The Wex welcomes Douglas Crimp on Thursday, November 16 for the 2017 Lambert Lecture to discuss nine contemporary artists who've used femininity as a construct in their individual practices. The legendary author, historian, and curator was editor of the influential contemporary art journal October and has written several books, including 2012's “Our Kind of Movie”: The Films of Andy Warhol and the 2016 memoir Before Pictures, which chronicles his life in New York in the late 1960s and '70s.
One of Crimp's earliest and most influential achievements is Pictures, the 1977 exhibition at New York City's Artists Space that introduced the term "the Pictures Generation," encompassing young artists exploring how images shape perceptions of the world and the self such as Robert Longo and Sherrie Levine. While Cindy Sherman is now placed firmly in this camp and is included in Crimp's 1979 rewrite of the essay that accompanied the show, she wasn't included in the initial show, so we asked Crimp to share his earliest recollections of Sherman and her work. He offered a candid tale of a young curator finding his footing and of a young artist who, like many of us, brought an element of performance into her daily life.
I was asked by my friend Helene Winer, who was then director of Artists Space, to be curator of the first Artists Space show with an outside curator, and with a catalogue, a show that would travel. This is what became the Pictures show. I was very dependent on Helene for leads to the generation of artists I eventually showed because I didn’t consider myself a curator. I didn’t look at art in studios. I kind of followed what was going on in Artists Space becaue Helene was the director and she was a friend.
She sent me to various studios, and one of the things that we did was to drive to Buffalo when Cindy and Robert Longo were still living there. The show was in September of ’77 and I think this would’ve been been in the winter of ’77, like December or January. We went because Linda Cathcart the curator, who was then at the Albright-Knox, did a show called In Western New York, and it was a kind of local juried exhibition but when Linda did it, she did it herself as a curated exhibition rather than a juried one. And both Cindy and Robert were in that show. There was a piece by Cindy, called something like Line-Up for Linda and Robert. There’s actually an image of it in my book [Before Pictures]. It was an early piece of cutout images of herself in a line, and as you go down the line the costumes and the makeup change, so she mutates slightly from one character to another throughout. And I did not, stupidly, recognize how interesting what she was doing was, so Robert was in the show and Cindy wasn’t. But then that summer, they moved to New York. They were then a couple and they moved to my neighborhood, which is lower Manhattan, the Financial District. So we became neighbors. And Cindy, right around that time, after the Pictures show opened, began the first of the untitled film stills. She also started working at Artists Space as sort of a secretary, working at the front desk, and she dolled herself up often, as was her wont, to sit at the front desk, so she was doing something like almost kind of performance work at that time, putting on a new persona each day. But she began making the film stills in late ’77, so I got to know her through that milieu. We became friendly, and I saw the film stills, and I thought they were really amazing.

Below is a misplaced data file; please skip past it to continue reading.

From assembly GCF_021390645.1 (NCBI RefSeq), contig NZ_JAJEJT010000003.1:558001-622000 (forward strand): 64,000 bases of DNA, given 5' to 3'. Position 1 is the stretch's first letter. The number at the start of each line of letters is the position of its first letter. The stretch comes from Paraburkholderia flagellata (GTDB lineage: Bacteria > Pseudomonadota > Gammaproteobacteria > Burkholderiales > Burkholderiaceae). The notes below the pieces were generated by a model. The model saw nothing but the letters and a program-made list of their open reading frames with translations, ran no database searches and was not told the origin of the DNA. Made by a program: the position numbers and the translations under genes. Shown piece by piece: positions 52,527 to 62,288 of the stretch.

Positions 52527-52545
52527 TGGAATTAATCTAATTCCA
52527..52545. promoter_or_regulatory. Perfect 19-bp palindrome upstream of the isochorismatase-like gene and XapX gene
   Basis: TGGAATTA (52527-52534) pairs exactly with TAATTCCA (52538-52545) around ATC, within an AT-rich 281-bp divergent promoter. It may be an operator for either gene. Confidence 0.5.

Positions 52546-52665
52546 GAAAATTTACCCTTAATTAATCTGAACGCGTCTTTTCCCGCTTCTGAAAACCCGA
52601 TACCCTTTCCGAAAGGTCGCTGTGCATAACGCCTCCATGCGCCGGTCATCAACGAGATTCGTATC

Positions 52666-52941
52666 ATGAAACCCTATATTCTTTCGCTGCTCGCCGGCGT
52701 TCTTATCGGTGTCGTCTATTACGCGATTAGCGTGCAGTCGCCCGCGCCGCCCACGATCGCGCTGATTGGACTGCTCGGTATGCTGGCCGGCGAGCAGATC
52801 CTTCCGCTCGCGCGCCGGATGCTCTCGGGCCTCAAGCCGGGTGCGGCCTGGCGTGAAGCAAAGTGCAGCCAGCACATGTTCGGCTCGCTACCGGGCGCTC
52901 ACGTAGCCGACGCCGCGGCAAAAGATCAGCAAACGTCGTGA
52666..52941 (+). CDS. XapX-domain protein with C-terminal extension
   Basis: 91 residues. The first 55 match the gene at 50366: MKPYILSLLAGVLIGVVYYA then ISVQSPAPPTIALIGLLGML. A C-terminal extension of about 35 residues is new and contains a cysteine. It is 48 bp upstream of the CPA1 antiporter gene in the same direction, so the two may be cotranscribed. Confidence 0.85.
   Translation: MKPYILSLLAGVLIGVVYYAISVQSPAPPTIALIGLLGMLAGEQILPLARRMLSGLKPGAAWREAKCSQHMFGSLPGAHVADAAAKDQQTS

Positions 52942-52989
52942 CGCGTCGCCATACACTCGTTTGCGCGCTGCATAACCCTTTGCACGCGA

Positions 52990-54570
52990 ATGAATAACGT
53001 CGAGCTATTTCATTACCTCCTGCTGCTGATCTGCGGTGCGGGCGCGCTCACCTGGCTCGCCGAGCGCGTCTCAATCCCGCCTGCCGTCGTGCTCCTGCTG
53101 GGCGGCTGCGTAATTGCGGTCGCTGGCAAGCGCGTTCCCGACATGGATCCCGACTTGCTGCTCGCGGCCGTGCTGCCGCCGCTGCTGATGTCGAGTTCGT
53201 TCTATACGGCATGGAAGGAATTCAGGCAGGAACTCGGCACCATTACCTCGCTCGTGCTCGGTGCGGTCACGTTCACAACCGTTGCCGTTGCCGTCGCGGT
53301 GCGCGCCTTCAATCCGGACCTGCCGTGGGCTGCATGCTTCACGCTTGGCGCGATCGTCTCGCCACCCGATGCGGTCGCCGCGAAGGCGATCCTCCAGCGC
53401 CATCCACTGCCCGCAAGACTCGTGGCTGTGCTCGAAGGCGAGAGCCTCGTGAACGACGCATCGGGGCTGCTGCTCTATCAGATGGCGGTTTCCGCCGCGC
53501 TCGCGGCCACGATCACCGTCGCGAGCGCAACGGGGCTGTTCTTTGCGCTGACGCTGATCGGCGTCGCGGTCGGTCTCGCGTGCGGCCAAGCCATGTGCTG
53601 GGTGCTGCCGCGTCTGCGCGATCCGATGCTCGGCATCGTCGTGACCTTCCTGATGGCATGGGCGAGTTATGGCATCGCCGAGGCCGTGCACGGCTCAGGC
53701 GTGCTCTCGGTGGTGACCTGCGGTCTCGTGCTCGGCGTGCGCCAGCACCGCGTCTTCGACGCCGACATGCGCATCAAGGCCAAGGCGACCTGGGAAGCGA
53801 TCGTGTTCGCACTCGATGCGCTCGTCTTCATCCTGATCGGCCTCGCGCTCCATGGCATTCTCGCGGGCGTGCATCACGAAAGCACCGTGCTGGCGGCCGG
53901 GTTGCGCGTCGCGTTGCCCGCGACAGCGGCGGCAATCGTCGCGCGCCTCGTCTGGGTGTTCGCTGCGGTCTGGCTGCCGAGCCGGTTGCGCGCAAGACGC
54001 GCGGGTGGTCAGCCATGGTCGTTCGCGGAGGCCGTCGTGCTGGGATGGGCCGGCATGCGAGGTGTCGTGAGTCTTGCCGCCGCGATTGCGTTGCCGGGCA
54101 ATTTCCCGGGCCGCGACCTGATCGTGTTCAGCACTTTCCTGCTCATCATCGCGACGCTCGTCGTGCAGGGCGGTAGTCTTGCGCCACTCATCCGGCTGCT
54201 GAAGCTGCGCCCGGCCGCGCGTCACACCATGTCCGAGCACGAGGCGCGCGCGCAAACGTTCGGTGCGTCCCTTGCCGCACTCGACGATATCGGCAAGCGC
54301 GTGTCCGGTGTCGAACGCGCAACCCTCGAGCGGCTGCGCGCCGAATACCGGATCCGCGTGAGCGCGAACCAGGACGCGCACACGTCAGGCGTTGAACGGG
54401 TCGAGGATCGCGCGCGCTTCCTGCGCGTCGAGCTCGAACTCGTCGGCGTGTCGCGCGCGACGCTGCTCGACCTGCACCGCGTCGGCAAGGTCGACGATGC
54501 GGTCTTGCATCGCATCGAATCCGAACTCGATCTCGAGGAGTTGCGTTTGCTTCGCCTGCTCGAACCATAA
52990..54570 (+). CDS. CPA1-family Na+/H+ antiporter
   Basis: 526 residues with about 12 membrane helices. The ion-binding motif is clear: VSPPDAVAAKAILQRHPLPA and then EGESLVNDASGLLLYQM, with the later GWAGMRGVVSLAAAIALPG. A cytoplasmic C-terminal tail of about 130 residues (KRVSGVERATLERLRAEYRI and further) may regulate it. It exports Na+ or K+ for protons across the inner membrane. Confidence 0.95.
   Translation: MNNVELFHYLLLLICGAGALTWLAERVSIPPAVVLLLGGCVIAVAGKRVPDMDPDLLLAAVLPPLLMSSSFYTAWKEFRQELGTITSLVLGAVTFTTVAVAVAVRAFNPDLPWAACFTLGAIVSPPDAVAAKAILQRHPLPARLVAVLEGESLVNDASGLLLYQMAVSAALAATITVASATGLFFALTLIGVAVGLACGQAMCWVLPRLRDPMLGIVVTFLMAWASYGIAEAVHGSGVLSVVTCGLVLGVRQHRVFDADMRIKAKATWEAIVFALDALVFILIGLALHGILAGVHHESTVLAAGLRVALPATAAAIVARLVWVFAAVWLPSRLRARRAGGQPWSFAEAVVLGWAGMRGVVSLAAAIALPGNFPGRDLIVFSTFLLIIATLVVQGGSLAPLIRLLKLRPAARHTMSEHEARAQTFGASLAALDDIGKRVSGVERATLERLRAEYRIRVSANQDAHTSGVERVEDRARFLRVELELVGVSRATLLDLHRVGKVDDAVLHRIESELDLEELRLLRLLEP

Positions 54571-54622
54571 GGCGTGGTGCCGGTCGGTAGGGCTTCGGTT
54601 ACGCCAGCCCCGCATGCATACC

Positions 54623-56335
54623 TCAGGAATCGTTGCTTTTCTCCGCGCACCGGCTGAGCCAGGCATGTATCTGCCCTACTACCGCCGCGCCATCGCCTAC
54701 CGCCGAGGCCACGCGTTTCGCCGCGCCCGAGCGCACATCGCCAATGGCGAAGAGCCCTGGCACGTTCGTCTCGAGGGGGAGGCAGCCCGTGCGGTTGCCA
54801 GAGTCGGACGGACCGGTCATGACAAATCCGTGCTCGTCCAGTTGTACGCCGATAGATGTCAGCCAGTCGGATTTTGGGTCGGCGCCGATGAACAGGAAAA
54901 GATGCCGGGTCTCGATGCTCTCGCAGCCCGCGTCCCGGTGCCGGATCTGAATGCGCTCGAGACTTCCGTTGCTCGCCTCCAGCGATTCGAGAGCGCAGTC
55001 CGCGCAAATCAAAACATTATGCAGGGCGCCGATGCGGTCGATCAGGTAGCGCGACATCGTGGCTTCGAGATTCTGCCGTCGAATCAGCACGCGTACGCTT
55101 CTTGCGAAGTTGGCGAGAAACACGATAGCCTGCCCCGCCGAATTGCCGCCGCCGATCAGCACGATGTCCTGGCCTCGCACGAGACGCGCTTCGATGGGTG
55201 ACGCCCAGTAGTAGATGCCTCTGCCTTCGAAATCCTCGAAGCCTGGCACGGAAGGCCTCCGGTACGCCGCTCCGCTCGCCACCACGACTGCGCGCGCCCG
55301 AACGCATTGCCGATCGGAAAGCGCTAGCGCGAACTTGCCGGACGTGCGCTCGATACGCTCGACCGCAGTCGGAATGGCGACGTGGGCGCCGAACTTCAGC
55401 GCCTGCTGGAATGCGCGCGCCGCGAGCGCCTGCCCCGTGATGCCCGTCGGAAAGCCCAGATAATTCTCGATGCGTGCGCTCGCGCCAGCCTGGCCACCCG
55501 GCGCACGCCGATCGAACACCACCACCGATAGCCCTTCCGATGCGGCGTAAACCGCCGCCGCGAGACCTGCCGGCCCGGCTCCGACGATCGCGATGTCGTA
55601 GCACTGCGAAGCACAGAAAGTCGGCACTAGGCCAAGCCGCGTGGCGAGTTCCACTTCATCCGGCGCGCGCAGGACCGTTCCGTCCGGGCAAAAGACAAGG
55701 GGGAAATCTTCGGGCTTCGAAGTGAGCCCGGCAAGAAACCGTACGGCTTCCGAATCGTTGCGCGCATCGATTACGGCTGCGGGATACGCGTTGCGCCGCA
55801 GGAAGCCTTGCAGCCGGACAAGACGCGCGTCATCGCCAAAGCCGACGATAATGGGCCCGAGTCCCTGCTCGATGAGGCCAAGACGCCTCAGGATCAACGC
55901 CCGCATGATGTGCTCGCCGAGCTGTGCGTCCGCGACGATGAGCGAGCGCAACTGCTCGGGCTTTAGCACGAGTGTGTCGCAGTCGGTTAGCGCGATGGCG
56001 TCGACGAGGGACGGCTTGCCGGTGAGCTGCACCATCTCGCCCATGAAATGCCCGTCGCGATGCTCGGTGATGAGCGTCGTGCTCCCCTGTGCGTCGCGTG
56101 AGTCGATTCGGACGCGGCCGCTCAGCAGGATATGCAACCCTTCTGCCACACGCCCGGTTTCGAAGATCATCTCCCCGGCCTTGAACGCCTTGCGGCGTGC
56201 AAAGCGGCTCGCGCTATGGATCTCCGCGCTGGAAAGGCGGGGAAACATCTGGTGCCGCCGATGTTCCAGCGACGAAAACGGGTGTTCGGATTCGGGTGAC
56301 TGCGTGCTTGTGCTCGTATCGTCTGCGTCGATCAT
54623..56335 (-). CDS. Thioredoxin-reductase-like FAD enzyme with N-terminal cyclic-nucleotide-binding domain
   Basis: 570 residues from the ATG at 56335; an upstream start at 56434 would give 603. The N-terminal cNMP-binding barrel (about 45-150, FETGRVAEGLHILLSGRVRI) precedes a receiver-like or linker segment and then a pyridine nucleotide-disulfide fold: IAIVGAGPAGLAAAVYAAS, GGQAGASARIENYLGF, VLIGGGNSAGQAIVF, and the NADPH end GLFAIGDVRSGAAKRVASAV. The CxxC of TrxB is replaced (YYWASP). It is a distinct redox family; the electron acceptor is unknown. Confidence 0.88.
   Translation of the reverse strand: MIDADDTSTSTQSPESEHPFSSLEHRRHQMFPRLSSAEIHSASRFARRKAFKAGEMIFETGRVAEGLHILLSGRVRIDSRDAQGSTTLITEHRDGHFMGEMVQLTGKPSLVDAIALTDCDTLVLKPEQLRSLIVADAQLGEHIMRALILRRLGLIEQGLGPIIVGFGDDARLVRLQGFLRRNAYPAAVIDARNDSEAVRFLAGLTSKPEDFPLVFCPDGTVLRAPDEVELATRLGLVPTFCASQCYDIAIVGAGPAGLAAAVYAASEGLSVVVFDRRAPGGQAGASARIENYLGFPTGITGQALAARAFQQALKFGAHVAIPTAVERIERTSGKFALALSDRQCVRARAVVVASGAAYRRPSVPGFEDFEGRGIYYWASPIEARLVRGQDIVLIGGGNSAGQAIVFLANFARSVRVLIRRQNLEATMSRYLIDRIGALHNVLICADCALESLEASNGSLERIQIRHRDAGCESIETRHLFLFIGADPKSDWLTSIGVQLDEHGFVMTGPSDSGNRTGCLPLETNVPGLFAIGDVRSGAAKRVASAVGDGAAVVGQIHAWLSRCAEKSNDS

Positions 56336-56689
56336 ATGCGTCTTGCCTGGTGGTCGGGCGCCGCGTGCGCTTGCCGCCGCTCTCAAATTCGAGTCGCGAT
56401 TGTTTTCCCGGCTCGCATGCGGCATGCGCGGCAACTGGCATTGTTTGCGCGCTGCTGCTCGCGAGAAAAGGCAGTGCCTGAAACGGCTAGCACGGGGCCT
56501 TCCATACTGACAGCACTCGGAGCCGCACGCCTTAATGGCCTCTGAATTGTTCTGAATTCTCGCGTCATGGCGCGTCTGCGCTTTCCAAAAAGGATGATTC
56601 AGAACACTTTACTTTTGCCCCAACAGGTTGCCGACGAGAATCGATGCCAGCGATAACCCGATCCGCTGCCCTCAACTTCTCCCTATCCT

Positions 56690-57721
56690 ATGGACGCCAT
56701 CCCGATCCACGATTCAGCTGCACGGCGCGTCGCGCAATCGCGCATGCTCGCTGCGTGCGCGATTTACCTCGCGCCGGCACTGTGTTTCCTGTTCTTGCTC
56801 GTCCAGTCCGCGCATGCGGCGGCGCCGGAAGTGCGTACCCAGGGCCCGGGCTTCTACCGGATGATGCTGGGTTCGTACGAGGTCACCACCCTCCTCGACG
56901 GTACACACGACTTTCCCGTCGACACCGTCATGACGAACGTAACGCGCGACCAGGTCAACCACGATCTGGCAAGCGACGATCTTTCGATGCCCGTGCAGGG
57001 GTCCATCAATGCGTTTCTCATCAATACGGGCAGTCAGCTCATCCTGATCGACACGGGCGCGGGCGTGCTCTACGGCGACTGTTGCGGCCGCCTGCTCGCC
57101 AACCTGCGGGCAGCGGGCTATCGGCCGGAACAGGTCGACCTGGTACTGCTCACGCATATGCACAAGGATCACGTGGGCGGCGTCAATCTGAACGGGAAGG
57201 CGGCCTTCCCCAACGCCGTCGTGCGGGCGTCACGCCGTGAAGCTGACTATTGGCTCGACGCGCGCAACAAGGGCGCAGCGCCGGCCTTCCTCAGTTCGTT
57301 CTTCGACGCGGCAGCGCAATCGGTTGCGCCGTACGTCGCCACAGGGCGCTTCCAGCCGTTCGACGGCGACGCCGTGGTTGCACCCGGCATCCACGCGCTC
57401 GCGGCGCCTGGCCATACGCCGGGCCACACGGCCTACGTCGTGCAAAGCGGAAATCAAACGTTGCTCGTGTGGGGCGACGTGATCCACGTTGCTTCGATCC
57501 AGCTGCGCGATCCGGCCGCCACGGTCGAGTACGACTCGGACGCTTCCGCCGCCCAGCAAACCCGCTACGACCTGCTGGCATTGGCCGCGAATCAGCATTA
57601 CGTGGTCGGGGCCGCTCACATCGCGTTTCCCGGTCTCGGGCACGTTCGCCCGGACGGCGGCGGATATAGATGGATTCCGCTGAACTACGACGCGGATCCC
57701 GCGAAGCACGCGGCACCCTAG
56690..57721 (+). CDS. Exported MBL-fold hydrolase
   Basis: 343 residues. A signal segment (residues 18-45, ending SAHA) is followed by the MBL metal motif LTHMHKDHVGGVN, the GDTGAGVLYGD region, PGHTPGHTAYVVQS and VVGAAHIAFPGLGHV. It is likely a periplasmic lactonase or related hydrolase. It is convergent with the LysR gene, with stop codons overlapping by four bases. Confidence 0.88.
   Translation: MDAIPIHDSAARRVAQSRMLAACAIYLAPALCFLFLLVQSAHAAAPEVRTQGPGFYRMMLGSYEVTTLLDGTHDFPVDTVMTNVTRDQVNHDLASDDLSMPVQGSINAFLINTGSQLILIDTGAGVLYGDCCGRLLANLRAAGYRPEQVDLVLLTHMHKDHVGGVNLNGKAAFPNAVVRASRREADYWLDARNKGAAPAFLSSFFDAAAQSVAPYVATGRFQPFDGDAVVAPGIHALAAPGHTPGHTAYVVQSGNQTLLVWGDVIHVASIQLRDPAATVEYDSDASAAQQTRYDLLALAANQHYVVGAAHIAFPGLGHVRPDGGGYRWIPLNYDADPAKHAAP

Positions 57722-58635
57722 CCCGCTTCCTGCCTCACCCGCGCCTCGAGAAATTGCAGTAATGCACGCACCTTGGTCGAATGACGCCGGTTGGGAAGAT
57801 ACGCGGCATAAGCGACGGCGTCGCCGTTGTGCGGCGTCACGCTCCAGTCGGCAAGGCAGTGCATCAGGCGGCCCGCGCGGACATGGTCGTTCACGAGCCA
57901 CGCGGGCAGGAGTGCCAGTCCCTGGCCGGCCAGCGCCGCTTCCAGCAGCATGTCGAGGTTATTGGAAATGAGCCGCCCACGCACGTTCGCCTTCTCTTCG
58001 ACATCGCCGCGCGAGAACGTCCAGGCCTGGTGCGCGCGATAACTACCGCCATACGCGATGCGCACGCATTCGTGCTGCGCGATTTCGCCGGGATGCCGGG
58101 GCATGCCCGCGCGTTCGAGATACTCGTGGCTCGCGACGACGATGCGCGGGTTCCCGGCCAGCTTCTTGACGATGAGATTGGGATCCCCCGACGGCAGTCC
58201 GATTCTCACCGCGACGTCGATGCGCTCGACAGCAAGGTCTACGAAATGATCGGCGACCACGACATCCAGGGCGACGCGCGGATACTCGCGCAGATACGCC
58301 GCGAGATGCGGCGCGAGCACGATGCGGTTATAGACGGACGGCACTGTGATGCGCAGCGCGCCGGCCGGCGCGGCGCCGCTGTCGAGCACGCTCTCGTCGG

When I did the Pictures show, I really didn’t know what I was doing (laughs). This was all new material to me, and I was also beginning in my graduate work to grapple with French theory. There was a lot going on for me intellectually that I was trying to figure out, that was new, and this art was among that. Helene had a better sense of it than I did, but Helene also felt I was someone who was good at writing about stuff, making sense of things. In a way her approach to this work was very intuitive. I was entranced by it, but I didn’t know why, and that’s how I write criticism – I figure out why. So at the time, I hadn’t quite put it together with what I eventually did in the rewritten Pictures essay, which was published in October in the spring issue of 1979, a year-and-a-half later. By the time I wrote the second essay, I had developed a better sense of what I wanted to say about this work, and I changed the cast of characters. I omitted Philip Smith, who was doing realistic drawings at the time, and I became more interested in lens-based work. By then, Robert Longo was beginning to do performance work, and I saw more of Cindy’s work. I saw much of this work as being about performance and I had not seen that way before, so Cindy then became the prime example of how performance work had lent itself to pictures.
Images: Douglas Crimp photo by Alice O'Malley; Cindy Sherman, Untitled Film Still #07, 1978. Gelatin silver print, 10 x 8 in. The Broad Art Foundation. Image courtesy of the artist and Metro Pictures, New York